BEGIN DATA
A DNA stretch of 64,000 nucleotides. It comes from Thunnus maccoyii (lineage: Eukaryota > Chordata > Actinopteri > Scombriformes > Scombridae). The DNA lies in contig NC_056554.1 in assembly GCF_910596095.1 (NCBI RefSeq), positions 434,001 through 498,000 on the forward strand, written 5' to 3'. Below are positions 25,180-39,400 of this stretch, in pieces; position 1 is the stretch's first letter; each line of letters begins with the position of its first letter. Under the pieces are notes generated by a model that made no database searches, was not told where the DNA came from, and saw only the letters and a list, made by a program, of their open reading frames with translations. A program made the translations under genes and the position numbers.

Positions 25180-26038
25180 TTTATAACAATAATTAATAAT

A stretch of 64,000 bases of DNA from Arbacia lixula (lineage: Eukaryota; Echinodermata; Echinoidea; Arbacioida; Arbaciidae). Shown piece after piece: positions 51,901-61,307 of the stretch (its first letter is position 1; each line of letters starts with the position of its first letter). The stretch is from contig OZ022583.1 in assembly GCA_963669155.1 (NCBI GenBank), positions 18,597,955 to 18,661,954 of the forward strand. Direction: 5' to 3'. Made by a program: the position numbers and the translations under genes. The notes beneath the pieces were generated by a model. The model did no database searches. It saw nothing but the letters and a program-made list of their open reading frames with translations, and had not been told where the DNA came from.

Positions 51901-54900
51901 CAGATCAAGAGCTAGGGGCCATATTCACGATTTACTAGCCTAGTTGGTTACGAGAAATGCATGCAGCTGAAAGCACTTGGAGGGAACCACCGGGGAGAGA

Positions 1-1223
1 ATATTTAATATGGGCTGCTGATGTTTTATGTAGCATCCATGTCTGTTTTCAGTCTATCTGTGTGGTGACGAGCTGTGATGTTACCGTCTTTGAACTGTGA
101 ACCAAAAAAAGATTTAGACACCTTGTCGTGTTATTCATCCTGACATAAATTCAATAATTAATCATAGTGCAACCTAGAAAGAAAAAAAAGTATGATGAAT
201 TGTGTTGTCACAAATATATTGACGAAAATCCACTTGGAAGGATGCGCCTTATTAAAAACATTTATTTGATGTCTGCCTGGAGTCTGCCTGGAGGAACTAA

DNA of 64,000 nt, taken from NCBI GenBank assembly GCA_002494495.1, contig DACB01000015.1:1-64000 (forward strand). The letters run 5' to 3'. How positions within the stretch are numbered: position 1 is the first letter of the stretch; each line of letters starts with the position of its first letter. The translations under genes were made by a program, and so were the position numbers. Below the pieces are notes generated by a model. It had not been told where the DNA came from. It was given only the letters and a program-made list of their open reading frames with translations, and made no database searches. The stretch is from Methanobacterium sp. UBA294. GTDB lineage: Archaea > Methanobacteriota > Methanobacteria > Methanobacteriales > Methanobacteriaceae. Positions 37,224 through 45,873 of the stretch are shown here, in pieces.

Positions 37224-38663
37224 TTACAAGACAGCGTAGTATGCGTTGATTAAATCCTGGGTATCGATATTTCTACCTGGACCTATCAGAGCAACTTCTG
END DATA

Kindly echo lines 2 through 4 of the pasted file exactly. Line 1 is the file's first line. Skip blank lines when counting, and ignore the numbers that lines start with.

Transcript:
Positions 25180-26038
25180 TTTATAACAATAATTAATAAT

A stretch of 64,000 bases of DNA from Arbacia lixula (lineage: Eukaryota; Echinodermata; Echinoidea; Arbacioida; Arbaciidae). Shown piece after piece: positions 51,901-61,307 of the stretch (its first letter is position 1; each line of letters starts with the position of its first letter). The stretch is from contig OZ022583.1 in assembly GCA_963669155.1 (NCBI GenBank), positions 18,597,955 to 18,661,954 of the forward strand. Direction: 5' to 3'. Made by a program: the position numbers and the translations under genes. The notes beneath the pieces were generated by a model. The model did no database searches. It saw nothing but the letters and a program-made list of their open reading frames with translations, and had not been told where the DNA came from.